In 2004, Raipur-based Gaurav Girija Shukla and his family started three schools for children from underprivileged backgrounds and Adivasi communities. However, because of the ongoing pandemic, the schools are now on the verge of closing. Read how the pandemic impacted him

“The pandemic crashed our dream of providing affordable education to underprivileged children from Adivasi communities”

Gaurav Girija Shukla is the founder of Sangyaa PR and Abhikalp Foundation and is based in Raipur, Chhattisgarh. In this first-person account, he narrates how the pandemic has led to the near closure of the schools they had opened for children from Adivasi communities and underprivileged backgrounds.  

In 2004, my mother, Girija Shukla, and all of us, embarked on a noble mission of providing affordable and quality education to rural children. Together, through our foundation named Abhikalp, we started a school in our hometown in Arang, which is on the outskirts of Raipur. Many parents living in the nearby villages, who were daily wage earners, farmers and belonged to the Adivasi communities, started sending their children to our school. Over the years, we managed to open three schools in and around Arang.

Until the pandemic hit in 2020, these schools were imparting quality education to more than 500 students from nursery to 10th standard. A proper infrastructure was in place and good teachers were hired. Things were looking bright, and it was immensely satisfying to see that we were able to accomplish our mission of providing affordable education to underprivileged children.

That was around two years back. Today, despite putting in all our savings and efforts, most of our conversations revolve around winding up. We had to shut the two schools we had opened in faraway villages. Though we intend to run the schools, the stakeholders are now discussing what to do with the existing infrastructure and school buildings.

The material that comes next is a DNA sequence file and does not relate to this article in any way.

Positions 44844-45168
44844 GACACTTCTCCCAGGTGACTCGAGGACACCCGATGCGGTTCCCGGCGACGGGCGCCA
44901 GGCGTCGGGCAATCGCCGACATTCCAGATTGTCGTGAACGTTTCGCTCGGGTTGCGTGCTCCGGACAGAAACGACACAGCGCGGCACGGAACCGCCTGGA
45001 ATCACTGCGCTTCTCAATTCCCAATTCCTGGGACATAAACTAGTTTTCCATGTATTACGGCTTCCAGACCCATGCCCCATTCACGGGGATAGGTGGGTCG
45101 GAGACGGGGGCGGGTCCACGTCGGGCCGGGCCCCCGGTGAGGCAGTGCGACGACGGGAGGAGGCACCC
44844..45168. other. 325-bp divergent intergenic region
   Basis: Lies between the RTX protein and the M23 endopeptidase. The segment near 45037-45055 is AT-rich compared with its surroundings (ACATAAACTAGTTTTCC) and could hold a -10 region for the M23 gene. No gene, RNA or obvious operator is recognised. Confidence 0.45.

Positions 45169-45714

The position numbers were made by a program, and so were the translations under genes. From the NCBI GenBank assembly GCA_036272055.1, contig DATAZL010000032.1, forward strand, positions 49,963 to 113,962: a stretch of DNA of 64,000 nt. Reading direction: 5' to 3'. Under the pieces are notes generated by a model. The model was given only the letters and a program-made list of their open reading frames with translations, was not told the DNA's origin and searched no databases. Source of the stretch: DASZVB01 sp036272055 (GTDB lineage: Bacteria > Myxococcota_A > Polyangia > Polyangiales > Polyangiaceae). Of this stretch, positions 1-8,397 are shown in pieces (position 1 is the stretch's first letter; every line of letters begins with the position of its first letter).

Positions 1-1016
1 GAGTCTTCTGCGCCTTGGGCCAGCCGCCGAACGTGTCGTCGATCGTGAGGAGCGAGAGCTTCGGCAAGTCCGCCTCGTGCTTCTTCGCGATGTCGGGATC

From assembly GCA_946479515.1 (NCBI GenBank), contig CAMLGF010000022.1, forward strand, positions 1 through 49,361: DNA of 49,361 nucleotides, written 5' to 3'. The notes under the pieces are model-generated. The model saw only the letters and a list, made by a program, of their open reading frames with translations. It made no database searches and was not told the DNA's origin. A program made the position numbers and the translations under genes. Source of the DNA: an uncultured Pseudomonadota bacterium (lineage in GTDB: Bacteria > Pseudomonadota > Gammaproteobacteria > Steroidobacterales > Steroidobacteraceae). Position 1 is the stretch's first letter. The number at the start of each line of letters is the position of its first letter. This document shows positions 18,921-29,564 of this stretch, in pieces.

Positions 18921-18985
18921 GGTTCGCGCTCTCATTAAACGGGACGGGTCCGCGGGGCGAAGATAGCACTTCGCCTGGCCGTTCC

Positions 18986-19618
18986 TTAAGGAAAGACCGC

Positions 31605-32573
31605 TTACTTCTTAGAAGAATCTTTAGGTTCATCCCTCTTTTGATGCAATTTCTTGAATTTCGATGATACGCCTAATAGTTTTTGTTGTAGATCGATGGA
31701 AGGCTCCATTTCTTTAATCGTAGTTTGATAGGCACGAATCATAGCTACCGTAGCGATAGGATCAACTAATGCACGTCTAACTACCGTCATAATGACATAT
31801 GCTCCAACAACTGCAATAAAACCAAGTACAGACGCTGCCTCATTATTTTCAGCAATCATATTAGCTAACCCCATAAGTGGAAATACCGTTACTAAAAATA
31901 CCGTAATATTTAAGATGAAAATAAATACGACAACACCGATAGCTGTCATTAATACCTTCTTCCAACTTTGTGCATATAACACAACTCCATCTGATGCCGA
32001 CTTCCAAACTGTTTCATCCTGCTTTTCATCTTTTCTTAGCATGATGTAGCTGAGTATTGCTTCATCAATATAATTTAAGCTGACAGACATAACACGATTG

The pandemic was a deal-breaker. These children belong to economically weaker sections of the society, and most are first-generation school-goers. We could never fully switch to online and mobile education because of various limitations. The parents were struggling to meet ends during the lockdown. They were not able to pay the school fees, as a result of which we could not give salaries to our teachers for long. The pandemic has dragged for too long and, and it’s not over yet. We did not get any help from the administration. The least they could have done was to issue very clear guidelines about payment of fees and reopening of schools during the lockdown and later on.

This is probably the last year for the school. Opting for funding is our last resort, but we are also aware of the fact that companies, corporates and independent entrepreneurs have also incurred massive losses because of the ongoing pandemic. We are heartbroken that innocent children from economically weaker sections of the society and Adivasi communities are going to suffer the most. This school was the most cherished dream of my mother who, among all the stakeholders, is the most shattered with these recent developments. We have no control over the pandemic. We just feel helpless and angry. Wish there was a way to save the school, that is the only source of education for many children, especially girls. The pandemic has crashed our dream.

Rahibai Popere, popularly known as “seed woman” never went to school, but has valuable lessons for all of us and the farmers. She recently received Padma Shri from the President of India. Read what she feels about the pandemic

“The only positive outcome of the pandemic is … more and more people are now opting for healthy eating”

Rahibai Popere is the winner of the prestigious Padma Shri award.

Working from her remote village — Kombhalne in Ahmednagar’s Akola tehsil, about 125 km from Pune in Maharashtra — Popere is taking farming back to its roots. She is known as the “seed woman”, who has pioneered a movement to preserve indigenous seeds. She has 114 varieties of 53 crops, preserved in traditional ways. On November 8, 2021, she received Padma Shri from the President of India Shri Ram Nath Kovind. Below are her views on the ongoing pandemic.